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Chinese President Hu Jintao got an earful from U.S. lawmakers on North Korea and human rights on Thursday, but tried to assure the United States that China's military and trade policies were not a threat.
Hu wrapped up the Washington leg of a four-day state visit with a call on leaders of the U.S. Congress and a speech to businessmen that stressed China-U.S. collaboration and played down disputes between the world's top two economies.
"We do not engage in an arms race or pose a military threat to any country. China will never seek hegemony or pursue an expansionist policy," he told a gathering hosted by the U.S.-China Business Council.
On trade, Hu highlighted figures that showed that cheap Chinese exports had saved American consumers $600 billion over the past decade and said his country has become the biggest source of profits for many U.S. firms.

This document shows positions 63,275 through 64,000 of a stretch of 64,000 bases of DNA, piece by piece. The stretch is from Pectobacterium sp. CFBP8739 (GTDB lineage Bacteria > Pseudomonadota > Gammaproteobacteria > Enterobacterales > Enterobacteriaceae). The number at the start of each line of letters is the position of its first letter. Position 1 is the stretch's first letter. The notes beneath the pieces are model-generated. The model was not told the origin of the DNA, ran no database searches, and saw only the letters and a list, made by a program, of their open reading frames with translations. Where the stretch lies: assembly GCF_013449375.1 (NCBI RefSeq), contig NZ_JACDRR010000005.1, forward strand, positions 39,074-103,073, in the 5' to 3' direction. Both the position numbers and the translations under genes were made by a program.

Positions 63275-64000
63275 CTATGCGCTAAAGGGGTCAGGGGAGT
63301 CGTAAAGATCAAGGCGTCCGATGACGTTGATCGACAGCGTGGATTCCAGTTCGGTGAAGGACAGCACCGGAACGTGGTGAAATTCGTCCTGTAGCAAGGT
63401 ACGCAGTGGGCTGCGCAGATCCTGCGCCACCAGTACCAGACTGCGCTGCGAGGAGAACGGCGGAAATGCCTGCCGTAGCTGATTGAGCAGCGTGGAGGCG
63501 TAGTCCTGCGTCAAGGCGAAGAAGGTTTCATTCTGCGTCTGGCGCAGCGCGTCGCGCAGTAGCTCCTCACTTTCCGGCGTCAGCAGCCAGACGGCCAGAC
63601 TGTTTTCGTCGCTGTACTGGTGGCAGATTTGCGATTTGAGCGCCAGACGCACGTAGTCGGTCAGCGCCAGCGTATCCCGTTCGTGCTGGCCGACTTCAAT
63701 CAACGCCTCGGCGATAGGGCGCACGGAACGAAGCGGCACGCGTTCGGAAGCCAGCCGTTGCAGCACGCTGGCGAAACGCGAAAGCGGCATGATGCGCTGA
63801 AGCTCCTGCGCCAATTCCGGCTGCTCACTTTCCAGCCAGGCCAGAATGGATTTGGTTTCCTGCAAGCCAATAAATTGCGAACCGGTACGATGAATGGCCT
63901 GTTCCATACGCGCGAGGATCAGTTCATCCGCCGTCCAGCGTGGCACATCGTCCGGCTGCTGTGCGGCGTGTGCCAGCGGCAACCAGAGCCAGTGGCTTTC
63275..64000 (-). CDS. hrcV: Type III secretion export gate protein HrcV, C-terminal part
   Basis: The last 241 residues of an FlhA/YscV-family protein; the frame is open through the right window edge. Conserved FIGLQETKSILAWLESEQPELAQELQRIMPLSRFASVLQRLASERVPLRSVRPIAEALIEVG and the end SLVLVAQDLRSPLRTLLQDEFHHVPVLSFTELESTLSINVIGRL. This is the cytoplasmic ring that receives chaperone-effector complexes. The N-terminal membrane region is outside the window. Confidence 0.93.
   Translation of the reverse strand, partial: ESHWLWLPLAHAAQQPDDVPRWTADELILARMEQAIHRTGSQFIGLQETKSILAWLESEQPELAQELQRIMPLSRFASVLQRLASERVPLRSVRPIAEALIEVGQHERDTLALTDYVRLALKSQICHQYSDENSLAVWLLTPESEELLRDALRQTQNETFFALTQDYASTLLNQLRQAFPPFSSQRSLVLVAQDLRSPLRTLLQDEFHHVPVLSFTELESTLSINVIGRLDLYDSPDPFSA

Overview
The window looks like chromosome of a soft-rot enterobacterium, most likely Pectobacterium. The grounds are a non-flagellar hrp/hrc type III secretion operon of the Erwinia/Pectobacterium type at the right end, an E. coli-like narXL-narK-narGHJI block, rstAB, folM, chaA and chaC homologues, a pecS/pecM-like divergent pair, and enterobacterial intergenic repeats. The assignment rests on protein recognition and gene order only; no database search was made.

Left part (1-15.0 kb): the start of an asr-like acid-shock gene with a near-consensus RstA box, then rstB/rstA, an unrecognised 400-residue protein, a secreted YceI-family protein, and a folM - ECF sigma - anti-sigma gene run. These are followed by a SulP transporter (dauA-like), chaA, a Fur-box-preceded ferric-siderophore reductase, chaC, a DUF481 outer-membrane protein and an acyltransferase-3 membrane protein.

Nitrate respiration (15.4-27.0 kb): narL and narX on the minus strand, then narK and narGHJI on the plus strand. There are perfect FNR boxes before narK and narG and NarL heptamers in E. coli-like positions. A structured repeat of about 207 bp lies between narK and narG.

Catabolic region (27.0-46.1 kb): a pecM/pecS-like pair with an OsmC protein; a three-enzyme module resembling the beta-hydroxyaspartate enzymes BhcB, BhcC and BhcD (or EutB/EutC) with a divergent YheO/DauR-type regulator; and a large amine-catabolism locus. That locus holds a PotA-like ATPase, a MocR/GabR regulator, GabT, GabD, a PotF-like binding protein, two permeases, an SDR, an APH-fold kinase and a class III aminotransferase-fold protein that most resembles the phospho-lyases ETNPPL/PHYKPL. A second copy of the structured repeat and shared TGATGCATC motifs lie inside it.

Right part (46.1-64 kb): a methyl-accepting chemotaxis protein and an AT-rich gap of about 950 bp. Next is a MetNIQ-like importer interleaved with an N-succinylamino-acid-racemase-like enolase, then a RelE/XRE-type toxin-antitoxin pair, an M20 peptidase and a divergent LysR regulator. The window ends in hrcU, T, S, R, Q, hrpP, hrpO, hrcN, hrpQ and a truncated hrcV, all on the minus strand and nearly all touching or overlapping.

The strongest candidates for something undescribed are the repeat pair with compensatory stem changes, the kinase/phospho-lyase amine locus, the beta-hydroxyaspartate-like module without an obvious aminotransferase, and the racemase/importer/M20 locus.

"Even in 2008 and 2009, when the international financial crisis was most severe, over 70 percent of American companies in China remained profitable," he said a day after the two countries signed deals they said were worth $45 billion.
Hu did not address the currency issue that has exercised many U.S. lawmakers, who argue that China keeps its yuan weak to boost exports -- costing millions of U.S. jobs and increasing a trade gap that Washington puts at $270 billion.
President Barack Obama urged Hu during their White House summit on Wednesday to let the value of the yuan rise against the dollar.
Vice President Joe Biden said "significant discussions" in private about the yuan with Hu's delegation showed him that the Chinese understand they must work on the currency dispute that is a major irritant between the United States and China.
"They indicate that they understand that -- that they have to work on it," he said. Asked whether Hu made any commitments, Biden replied: "Nothing specific."